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Dr. Dilday
Dr. Dilday
11 de jul. de 2020

Octavius Winslow's Evening Thoughts: '"Unto you it is given in the behalf of Christ, not only to believe on him, but also to suffer for his sake."—Philippians 1:29


Such is the nature of Christ's religion, and such the terms of His discipleship—suffering and self-denial. This is a truth hard to understand for those who are not initiated into the mysteries of the kingdom of grace. To them it is inexplicable how one who is loved by God, whose sins Christ has forgiven, whose life appears holy, useful, and honored, could be the subject of divine correction and, perhaps in some instances more than others, seem smitten by God and afflicted. But to those who are students of Christ, who learn…


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Dr. Dilday
Dr. Dilday
11 de jul. de 2020


Jonathan Edwards' Freedom of the Will: 'Dr. Taylor urges, that the afflictions to which mankind are subjected, and particularly their common mortality, are represented in Scripture as the chastisements of our heavenly Father; and therefore are designed for our spiritual good, and consequently are not of the nature of punishments. (So in p. 68-69. 38-39. S.)


Though I think the thing asserted far from being true, viz. that the Scripture represents the afflictions of mankind in general, and particularly their common mortality, as the chastisement of a heavenly Father; yet it is needless to stand to dispute that matter. For if it be so, it will be no argument that the afflictions and death of mankind are not evidences of…

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Dr. Dilday
Dr. Dilday
11 de jul. de 2020


Spurgeon's Morning and Evening: '"Be zealous."—Revelation 3:19


If you would see souls converted, if you would hear the cry that "the kingdoms of this world have become the kingdoms of our Lord;" if you would place crowns upon the head of the Saviour, and his throne lifted high, then be filled with zeal. For, under God, the way of the world's conversion must be by the zeal of the church. Every grace shall do exploits, but this shall be first; prudence, knowledge, patience, and courage will follow in their places, but zeal must lead the van. It is not the extent of your knowledge, though that is useful; it is not the extent of your talent, though that is not…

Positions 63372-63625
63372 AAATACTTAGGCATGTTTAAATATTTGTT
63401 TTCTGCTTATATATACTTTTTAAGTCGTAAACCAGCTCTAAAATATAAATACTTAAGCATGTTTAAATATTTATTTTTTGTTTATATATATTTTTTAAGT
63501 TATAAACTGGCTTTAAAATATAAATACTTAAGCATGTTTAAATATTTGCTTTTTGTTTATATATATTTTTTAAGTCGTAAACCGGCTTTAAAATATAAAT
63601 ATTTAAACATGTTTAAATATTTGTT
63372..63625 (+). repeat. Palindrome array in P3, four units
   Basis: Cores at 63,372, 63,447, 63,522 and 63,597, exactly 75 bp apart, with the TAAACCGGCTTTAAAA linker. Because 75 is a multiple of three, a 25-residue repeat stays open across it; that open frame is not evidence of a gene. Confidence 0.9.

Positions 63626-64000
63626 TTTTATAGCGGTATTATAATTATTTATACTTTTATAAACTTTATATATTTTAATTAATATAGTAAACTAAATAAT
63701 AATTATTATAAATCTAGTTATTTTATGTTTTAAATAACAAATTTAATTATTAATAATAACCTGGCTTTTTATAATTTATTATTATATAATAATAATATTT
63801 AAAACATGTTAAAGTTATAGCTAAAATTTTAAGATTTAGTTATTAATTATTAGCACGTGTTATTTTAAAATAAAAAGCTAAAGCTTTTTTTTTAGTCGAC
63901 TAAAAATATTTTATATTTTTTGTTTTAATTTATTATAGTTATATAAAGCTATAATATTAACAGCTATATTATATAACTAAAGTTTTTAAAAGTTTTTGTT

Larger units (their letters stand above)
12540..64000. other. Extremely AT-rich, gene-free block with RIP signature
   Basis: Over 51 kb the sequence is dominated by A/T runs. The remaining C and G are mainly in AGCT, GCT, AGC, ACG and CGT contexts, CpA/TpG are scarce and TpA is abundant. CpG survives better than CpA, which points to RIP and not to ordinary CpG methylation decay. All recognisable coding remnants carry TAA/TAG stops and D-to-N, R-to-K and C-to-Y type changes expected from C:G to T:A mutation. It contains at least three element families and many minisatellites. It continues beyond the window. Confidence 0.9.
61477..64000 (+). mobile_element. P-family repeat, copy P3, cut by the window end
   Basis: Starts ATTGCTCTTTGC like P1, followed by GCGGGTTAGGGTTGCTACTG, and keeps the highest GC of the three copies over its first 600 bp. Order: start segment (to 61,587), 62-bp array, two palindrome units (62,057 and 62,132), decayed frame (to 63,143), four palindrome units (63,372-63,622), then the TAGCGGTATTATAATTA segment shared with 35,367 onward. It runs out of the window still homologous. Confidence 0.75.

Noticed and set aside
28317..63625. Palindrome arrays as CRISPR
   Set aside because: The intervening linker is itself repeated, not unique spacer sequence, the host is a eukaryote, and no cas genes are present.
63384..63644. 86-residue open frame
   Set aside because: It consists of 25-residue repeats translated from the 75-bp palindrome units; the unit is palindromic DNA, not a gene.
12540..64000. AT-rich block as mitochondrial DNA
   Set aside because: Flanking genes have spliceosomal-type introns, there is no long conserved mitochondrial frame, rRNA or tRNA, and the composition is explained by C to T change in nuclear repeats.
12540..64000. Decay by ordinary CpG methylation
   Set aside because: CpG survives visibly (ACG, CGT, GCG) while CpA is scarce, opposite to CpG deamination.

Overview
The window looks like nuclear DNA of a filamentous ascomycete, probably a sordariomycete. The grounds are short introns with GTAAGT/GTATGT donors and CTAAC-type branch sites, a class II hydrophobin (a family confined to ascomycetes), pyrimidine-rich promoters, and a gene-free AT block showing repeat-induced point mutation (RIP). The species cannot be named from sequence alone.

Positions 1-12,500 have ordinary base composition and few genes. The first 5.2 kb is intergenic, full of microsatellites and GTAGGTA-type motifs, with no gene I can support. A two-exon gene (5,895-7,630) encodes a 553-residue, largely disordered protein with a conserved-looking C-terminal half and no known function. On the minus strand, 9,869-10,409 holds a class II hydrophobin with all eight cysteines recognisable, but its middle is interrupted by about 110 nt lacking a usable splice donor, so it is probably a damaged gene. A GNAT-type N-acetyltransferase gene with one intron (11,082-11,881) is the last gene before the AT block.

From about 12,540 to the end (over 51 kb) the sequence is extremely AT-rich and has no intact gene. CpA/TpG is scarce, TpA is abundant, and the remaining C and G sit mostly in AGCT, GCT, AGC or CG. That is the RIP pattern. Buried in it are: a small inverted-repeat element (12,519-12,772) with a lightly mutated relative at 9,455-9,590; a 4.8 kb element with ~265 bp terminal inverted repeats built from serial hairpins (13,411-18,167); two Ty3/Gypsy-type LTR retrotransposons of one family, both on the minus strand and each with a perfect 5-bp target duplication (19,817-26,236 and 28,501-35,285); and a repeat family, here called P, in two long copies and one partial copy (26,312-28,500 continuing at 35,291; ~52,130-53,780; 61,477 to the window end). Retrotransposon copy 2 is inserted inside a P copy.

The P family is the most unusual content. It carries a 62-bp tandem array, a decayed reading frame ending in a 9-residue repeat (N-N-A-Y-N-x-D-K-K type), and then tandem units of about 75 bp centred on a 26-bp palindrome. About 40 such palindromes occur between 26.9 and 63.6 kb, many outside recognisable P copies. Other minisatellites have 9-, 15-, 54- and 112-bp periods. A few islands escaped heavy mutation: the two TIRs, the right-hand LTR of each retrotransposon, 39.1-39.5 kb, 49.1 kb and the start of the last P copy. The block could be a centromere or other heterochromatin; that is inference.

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Dr. Dilday
Dr. Dilday
11 de jul. de 2020


William Tong (for Matthew Henry): 'Here is added great and gracious encouragement to this sinful people to take the admonition and advice well that Christ had given them, Revelation 3:19-20. He tells them...It was given them in true and tender affection: "Whom I love, I rebuke and chasten. You may think I have given you hard words and severe reproofs; it is all out of love to your souls. I would not have thus openly rebuked and corrected your sinful lukewarmness and vain confidence, if I had not been a lover of your souls; had I hated you, I would have let you alone, to go on in sin till it had been your ruin." Sinners ought to take th…

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Dr. Dilday
Dr. Dilday
10 de jul. de 2020

Dr. Dilday's Sermon: "Be Zealous"

https://www.sermonaudio.com/sermoninfo.asp?SID=110112340245

1) Introduction

2) Analysis

a) Context

b) Verse 19

i) “As many as I love, I rebuke and chasten”

ii) “Be zealous therefore, and repent”

3) Doctrine: Christ the King corrects His erring subjects.

a) Statement of doctrine

WLC 45: How doth Christ execute the office of a king? Christ executeth the office of a king, in calling out of the world a people to himself, and giving them officers, laws, and censures, by which he visibly governs them; in bestowing saving grace upon his elect, rewarding their obedience, and correcting them for their sins, preserving and supporting them under all their temptations and sufferings, restraining and overcoming all their enemies, and powerfully ordering…

Curtir